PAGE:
David A. Silbersweig is Stanley Cobb Professor of Psychiatry, and Academic Dean (Partners Healthcare), at HMS. He is Chairman of the Department of Psychiatry, and Co-Director of the Center for the Neurosciences at BWH. He is a neurologist and psychiatrist, and Co-Director of the Functional Neuroimaging Laboratory. He has played a leading role in the development of neuropsychiatric functional neuroimaging and in the evolving field of neuropsychiatry. He brings extensive experience in the design and execution of advanced functional neuroimaging research studies. His work also integrates such systems-level neuroscience with immunology, genetics, neuroendocrinology and neurophysiology, to develop biomarkers and targeted therapeutics for neuropsychiatric disorders.
Edwin K. Silverman is chief of the Channing Division of Network Medicine at BWH, where he leads division efforts to develop and extend research and educational activities around the application of systems biology approaches to complex diseases. Dr. Silverman is also a Professor of Medicine at HMS. He is a pulmonologist and genetic epidemiologist whose research focuses on the genetics of chronic obstructive pulmonary disease. He is the Principal Investigator of multiple studies of COPD genetics. His recent work has focused on identifying functional genetic variants influencing COPD susceptibility; integrating imaging, physiology, clinical characterization, and genetics to identify COPD subtypes; and defining networks of interacting biological factors in COPD pathogenesis.
Clare Tempany-Afdhal is the Ferenc A. Jolesz MD Professor of Radiology, HMS; Vice Chair, Radiology Research, BWH; Co-director, Imaging Platform of Biomedical Research Institute (BRI). She is a world-renowned expert on clinical applications of MR imaging and leads a multidisciplinary research team of radiologists, radiation oncologists, surgeons, medical oncologists, computer scientists, physicists and mathematicians. Dr. Tempany heads an active prostate cancer research group, encompassing basic research in Image Guided Therapy and multiple clinical trials. She co-direct the Advanced Multimodal Image Guided Operating (AMIGO) Suite, a unique translational research set of state-of-the-art operating and procedure rooms. She obtained her medical degree-Royal College of Surgeons in Ireland, Diagnostic Radiology Residency-Loyola UMC, and MR Fellowship-Johns Hopkins.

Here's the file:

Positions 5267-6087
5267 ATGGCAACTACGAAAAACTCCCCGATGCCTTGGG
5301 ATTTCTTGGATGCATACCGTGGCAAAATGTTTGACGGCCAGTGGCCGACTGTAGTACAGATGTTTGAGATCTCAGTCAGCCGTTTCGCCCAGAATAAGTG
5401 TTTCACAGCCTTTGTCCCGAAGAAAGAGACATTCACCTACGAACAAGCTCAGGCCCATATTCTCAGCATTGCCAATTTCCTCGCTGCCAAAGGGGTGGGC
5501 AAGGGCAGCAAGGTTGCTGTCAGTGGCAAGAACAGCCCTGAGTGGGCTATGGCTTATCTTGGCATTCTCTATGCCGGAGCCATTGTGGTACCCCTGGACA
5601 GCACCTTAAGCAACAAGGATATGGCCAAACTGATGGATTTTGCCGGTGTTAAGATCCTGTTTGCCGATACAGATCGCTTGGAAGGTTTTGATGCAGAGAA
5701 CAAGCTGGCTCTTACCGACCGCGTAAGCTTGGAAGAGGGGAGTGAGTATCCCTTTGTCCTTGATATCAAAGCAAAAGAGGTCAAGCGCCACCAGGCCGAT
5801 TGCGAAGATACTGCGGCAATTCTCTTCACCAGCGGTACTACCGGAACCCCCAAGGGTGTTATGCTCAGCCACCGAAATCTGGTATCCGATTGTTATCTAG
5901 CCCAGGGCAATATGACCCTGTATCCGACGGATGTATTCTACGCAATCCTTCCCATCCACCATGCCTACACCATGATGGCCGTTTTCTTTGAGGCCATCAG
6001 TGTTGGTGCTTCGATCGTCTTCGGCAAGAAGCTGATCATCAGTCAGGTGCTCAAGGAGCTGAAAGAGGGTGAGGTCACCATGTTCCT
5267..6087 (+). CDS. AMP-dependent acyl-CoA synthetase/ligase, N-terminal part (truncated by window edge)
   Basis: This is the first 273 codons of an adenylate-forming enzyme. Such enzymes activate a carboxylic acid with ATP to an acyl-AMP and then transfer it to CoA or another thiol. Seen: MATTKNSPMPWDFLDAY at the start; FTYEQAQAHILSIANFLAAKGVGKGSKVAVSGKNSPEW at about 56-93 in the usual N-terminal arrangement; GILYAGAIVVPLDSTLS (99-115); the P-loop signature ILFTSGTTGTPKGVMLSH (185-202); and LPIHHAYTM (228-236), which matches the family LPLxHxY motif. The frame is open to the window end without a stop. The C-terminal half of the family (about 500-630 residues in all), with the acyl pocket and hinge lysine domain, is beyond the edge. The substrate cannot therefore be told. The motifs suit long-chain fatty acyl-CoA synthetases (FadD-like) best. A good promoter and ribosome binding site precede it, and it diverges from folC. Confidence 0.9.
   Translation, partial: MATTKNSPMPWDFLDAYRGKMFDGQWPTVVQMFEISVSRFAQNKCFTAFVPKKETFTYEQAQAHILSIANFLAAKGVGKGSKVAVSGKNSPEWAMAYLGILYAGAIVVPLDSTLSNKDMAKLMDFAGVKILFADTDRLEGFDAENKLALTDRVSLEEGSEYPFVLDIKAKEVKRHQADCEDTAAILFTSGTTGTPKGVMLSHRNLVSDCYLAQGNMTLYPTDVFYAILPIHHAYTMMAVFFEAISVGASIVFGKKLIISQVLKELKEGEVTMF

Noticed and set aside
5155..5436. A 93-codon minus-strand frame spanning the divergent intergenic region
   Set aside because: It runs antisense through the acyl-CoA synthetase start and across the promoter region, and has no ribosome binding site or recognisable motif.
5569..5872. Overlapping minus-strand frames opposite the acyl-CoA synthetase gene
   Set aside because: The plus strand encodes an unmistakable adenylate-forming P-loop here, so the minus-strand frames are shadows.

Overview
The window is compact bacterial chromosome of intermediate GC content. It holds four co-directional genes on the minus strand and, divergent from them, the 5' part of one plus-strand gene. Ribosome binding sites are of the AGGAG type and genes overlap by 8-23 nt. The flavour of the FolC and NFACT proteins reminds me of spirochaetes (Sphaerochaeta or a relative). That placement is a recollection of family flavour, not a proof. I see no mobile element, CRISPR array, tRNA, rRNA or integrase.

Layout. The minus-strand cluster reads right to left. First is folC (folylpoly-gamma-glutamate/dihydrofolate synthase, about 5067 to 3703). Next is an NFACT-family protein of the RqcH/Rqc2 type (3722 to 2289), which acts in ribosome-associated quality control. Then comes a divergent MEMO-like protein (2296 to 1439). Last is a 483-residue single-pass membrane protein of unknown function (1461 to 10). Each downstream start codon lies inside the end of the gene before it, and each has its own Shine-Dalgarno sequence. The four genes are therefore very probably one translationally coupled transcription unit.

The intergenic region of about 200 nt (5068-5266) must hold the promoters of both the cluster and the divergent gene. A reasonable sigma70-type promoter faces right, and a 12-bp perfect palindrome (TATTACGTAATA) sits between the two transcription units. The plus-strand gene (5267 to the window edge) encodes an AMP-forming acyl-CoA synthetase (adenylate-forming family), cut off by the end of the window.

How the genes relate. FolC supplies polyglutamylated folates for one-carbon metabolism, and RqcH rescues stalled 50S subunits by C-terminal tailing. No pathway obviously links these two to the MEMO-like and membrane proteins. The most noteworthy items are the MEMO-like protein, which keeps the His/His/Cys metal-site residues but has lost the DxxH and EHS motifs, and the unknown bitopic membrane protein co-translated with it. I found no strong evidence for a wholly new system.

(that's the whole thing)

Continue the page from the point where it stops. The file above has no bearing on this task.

Eliezer Van Allenn is an Assistant Professor of Medicine at HMS, a clinician at Dana-Farber/Partners Cancer Care, and an Associate Member at the Broad Institute. His research focuses on computational cancer genomics, the application of new technologies to precision cancer medicine, and resistance to targeted therapeutics. As both a computational biologist and medical oncologist, he has specific expertise in clinical computational oncology and the development of algorithms to analyze and interpret genomic data for clinically focused questions.
Sushrut Waikar is the Constantine L. Hampers, MD Distinguished Chair of Renal Medicine at BWH and Associate Professor of Medicine at HMS. Dr. Waikar is the Director of Renal Translational Research and leads several NIH-sponsored studies on biomarkers of kidney disease. He uses epidemiologic, translational, and interventional studies to address clinically important questions in nephrology. Dr. Waikar is the Principal Investigator of the Harvard Chronic Kidney Disease Research Biopsy Center, a recruitment site in the NIH-funded Kidney Precision Medicine Project. Dr. Waikar is also an active clinician and co-directs Renal Ambulatory Services at BWH.
George Washko is a clinical investigator in the Division of Pulmonary and Critical Care Medicine at BWH. He began his career in research focused on therapeutic trials in COPD. The heterogeneity of disease and broad range of responses to pharmacologic and device based intervention he observed, led him to build a lab dedicated to the objective characterization of medical images to stratify disease, detect previously undiagnosed comorbid conditions and provide intermediate study endpoints for clinical investigation. By providing enhanced image interpretation that integrates multiple tiers of clinical data, Dr. Washko’s goal is to apply advanced machine learning techniques, including deep learning, to clinically acquired medical imaging data to enable clinical care and population management. This will provide a health care system with new insight into the burden and distribution of disease in their network. The Washko’s lab is also developing automated algorithms for the interpretation of chest x-rays to be deployed in resource limited settings where technology such as CT or MRI is not readily available. Dr. Washko has been involved in several national and international multicenter collaborations spanning a range of acute and chronic medical conditions from ARDS to sarcopenia and the metabolic syndrome.